I have a confession to make: for a brief period (just a little bit, just a very, very little while) I was attracted to Robert Kaplan.
I know, I know. He’s pessimistic. He’s a little cocky. And there’s that whole Balkan War thing.
Still. There’s just something about him — he believes so strongly that he’s the final authority on everything from Slovenia to Somalia that you start to believe it, too. He’s a well-travelled, well-paid journalist. Not only that, he’s an author. Of books. About other countries. Hot. He also makes some good points, especially about U.S. stupidity concerning rebel movements in Eritrea and about Henry Kissinger. And let’s face it: all that talk about the imminent collapse of the world as we know it just makes you want to snuggle up close to someone who looks like he knew what was going to happen all along.
But. I also nurture a deep-rooted love and respect for Tom Bissell, another journalist-come-travel writer whose raw, unapologetic — yet still humorous and tender — portrayals of the former Soviet Unionhave sometimes taught me more about Russia than actually living there — an affirmation of things I have seen and thought and wondered but was too afraid or unsure of to put into words.
Bissell is like the mysterious older brother of your best friend — the one who graduated with a liberal arts degree and then joined the Peace Corps. He came back with giardia and uncut hair and a tan that was half sun and half dirt, carrying a thick, worn, dusty journal full of (articulate, beautiful, introspective) insights based on late nights listening to the tales of old men’s lives and conversations about everything from lemons to lynchings with street vendors and taxi drivers and other people whose stories never get told. Kaplan is like the econ professor you had in college who projected an irresistible aura of educated, hard-earned arrogance and condescension from behind his podium — the one you hated but still worked endlessly to please because he had eighty thousand degrees from Harvard, knew everything and was always, unfailingly, maddeningly right.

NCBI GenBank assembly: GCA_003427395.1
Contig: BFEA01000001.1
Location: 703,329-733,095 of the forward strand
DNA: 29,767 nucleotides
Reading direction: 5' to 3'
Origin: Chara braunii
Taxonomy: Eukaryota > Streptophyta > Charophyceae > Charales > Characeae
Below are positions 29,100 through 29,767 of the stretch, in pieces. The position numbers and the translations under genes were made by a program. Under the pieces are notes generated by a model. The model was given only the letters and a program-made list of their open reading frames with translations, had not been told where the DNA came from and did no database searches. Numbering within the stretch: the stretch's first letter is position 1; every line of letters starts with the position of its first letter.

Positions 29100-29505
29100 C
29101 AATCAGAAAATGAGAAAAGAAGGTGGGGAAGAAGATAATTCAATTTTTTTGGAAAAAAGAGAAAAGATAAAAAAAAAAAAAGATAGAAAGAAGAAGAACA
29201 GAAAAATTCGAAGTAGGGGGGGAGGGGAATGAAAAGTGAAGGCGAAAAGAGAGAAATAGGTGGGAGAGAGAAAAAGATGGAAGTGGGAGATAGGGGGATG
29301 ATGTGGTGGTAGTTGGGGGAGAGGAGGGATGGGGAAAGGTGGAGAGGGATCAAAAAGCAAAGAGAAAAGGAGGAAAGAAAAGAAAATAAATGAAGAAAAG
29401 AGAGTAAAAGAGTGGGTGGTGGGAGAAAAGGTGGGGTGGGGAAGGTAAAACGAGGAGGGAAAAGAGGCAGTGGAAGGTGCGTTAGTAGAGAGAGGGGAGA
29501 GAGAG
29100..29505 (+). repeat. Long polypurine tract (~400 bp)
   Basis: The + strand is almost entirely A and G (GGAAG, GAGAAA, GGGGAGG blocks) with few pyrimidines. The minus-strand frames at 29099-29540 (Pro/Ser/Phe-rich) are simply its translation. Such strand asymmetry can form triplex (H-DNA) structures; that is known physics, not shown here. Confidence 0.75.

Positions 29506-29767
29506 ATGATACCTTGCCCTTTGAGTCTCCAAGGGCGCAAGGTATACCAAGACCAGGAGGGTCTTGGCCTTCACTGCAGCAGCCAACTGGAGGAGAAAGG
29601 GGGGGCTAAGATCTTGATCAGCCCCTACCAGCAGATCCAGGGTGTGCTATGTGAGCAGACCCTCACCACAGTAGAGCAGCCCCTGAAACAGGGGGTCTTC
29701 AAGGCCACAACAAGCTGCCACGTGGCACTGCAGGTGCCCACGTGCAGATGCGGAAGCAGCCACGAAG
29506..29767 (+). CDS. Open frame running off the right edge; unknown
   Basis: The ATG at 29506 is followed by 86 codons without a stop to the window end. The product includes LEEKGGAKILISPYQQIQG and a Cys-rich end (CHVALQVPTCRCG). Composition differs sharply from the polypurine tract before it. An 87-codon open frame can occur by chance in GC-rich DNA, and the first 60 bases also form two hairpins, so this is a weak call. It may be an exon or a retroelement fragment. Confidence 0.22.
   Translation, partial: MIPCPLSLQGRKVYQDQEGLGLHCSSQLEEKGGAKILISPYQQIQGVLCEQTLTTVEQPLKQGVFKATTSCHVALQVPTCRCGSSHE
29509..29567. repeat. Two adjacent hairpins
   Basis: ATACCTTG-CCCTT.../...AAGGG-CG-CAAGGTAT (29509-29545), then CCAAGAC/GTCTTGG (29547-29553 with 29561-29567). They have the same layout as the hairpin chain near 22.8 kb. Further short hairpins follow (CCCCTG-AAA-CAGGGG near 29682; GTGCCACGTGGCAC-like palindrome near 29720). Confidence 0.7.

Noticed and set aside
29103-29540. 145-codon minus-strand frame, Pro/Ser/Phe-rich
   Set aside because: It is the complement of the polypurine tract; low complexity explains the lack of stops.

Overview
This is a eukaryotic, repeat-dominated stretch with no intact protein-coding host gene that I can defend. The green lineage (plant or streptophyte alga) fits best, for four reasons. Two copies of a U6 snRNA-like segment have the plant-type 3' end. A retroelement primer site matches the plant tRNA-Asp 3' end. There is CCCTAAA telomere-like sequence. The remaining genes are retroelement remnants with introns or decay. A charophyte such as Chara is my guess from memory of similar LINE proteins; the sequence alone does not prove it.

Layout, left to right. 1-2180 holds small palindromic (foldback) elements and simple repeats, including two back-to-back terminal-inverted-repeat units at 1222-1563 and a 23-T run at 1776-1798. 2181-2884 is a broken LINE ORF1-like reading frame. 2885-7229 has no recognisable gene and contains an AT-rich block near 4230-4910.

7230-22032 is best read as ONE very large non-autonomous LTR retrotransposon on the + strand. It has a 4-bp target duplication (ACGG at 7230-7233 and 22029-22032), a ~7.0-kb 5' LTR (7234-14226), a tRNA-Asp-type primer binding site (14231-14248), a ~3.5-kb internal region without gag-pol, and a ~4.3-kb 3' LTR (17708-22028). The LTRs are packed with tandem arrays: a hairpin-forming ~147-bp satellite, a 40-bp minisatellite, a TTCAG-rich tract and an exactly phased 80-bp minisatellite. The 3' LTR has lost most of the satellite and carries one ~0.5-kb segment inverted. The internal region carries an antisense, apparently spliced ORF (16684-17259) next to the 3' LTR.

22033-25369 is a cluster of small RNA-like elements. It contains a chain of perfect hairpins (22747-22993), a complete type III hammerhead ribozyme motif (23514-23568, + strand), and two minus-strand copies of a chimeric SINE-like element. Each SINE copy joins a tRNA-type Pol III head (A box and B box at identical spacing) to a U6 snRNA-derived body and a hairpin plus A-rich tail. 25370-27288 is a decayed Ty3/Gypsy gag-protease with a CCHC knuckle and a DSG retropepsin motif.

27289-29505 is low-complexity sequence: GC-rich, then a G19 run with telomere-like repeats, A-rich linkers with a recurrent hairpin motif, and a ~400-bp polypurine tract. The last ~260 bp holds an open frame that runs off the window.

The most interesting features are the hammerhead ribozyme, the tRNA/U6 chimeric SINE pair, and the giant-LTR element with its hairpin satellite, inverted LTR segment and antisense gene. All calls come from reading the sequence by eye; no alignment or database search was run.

I mentioned earlier that books are worth their weight in gold here. After a friend loaned me The Coming Anarchy,a collection of Kaplan’s essays on American foreign policy, I wrote frantically to friends and family and begged for almost everything he’s written. And then, to stave off the literary cravings, I went online and rummaged around the Virginia Quarterly Review for articles to tide me over until the packages arrived.
Bissell had a piece up. A long piece. A long piece about Robert Kaplan. A long, scathing piece about Robert Kaplan, in which Bissell describes him as, to paraphrase mildly, a no-talent ass clown.
Kaplan’s other critics have pointed out his unwavering pessimism and his tendency to ignore individual responsibility in favor of the overwhelming, inevitable forces of history, ethnicity and religion. Bissell was a little more frank. “Kaplan… is an incompetent thinker and a miserable writer,” he states directly. “The damage he has done to literature [is] unforgivable.”
Peace Corps boy just dissed the prof, hardcore, and I’m finding the lectures a little harder to listen to than I did before.